31 October 2018
With the prospect of lower immigration and a growing labour shortage, competition for employees is fiercer than ever. Director of Quality in Tourism Deborah Heather considers what makes a good GM and why businesses need to be good operators.
As you might expect in my job, visits to hotels are par for the course and I can stop in several in a week on my travels. Along the way, I meet the operators behind the businesses, and their career histories and business operations are diverse and eclectic, with no two the same. Big business, small business, household brand or boutique, part-time, full-time, the range of operations is astounding. Factor in the individuals who run them, from owner-managers to career operators, first-timers to old-timers and it quickly becomes clear that there are thousands of methods available to secure the success of your business. This concept got me musing; can you do your own thing, or are good operators defined by a few collective criteria?
My own career history saw me fulfil a few hotel roles before becoming GM at Aldwark Manor (Q Hotels) and Dartington Manor too. In 2012 I was extremely lucky to be granted St Julian Scholarship funding to attend the Cornell GM programme in the US, which included two weeks of intensive, residential training at the University. My course peers included Gareth Banner, Managing Director of The Ned and Simon Mahon who is Ops Director for Saco among others. The focus of the training was all about good management including (as you would expect) leadership and motivation of staff and asset management, but then more unusually the topics of developing competitive advantage and how to tackle ethical dilemmas in your decision-making. Even then the focus was on improving the individual and not training the group collective, and much was left to self-reflection and personal style, without the need to conform to a particular approach or strategy. It was a phenomenal grounding for my position, and I shall be forever grateful for what I learned in the duration.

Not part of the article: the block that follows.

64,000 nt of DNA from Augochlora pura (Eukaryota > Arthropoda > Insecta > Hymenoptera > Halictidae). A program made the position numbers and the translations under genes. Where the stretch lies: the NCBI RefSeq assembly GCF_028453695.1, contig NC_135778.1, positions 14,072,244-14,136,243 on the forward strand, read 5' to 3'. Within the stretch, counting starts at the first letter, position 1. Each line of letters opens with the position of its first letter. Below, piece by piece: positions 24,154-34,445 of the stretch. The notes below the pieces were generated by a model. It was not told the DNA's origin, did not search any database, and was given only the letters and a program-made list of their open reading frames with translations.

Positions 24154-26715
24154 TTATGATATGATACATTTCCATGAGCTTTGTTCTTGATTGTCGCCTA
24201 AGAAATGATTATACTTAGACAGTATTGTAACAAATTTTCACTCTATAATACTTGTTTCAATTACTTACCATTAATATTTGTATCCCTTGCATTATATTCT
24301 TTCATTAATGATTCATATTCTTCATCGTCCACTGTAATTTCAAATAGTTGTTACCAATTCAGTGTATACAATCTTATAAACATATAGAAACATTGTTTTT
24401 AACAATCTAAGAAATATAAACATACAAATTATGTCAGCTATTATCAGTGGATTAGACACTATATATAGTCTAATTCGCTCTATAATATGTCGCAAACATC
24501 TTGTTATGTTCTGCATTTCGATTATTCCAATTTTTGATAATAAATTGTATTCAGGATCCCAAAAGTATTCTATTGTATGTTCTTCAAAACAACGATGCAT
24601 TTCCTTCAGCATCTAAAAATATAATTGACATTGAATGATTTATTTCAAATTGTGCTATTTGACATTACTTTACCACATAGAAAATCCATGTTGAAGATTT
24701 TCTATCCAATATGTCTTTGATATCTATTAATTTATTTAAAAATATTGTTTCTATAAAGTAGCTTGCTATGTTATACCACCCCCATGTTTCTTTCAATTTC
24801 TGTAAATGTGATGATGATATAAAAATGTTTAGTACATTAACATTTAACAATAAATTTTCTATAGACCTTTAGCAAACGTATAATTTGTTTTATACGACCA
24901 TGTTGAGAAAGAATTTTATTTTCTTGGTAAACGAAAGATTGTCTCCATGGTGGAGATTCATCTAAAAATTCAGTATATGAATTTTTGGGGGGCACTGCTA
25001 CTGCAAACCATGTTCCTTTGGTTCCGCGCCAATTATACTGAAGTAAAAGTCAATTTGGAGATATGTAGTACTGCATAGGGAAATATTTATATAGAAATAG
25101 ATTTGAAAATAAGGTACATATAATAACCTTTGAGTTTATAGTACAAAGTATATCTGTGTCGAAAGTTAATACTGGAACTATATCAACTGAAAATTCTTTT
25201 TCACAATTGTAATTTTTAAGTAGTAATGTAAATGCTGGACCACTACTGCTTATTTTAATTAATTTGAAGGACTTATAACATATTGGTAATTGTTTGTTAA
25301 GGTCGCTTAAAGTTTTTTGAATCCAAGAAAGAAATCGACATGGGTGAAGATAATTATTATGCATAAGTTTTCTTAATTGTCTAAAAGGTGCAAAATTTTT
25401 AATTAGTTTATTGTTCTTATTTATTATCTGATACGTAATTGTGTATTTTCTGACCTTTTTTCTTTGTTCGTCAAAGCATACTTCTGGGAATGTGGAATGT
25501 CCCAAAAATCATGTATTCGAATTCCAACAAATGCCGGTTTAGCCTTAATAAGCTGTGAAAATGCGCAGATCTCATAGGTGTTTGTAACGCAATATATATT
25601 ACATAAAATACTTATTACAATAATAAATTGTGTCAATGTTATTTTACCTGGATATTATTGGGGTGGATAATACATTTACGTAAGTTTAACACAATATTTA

Looking to their content now and Cornell identifies a list of key skills for GMs, including:
They top this off with the assertion that GMs should be lifelong learners, never content to stick with what they know.
What fascinates and delights me about this approach is the focus on emotional intelligence and soft skills, rather than an identikit approach to management with a list of key skills to attain. It is this less tangible, more real approach which helps to develop good GMs and enables them to be flexible to the needs of the individual business in which they operate. So if we’re advocating soft-skills and being your best self, what I am left with is the question – can you clearly define a good operator?
The answer to this question is inevitably no, or at least it cannot be simplified into a checklist of attributes. What I end up concluding every single time is that every GM or leader is individual (and should be) and with that individuality comes a great period of progression for every business. What I also conclude however is that there is often a number of shared attributes which manifest in different ways, but which are shared between every great GM and operator I have ever met. So what are these?
Being an approachable leader
Hospitality develops a close staff environment and with that comes both benefits and challenges. I’ve seen ‘approachability’ delivered in a number of different formats by leaders, but invariably the staff feel able to engage with their leadership team, obtain mentoring, advice and guidance when they need it, and even have the right to challenge what they don’t agree with, in an open and honest environment. No two approaches are the same though and in the last few weeks alone I’ve seen everything from staff loan schemes set-up in deprived areas to an employee training consortium where staff are able to gain experience around the country at partner hotels, a dress-down uniform with the GM in a jumper and jeans and even a ‘GM for the day’ programme where staff get to shadow leaders in the hotel.
Having an overarching, strategic approach and communicating it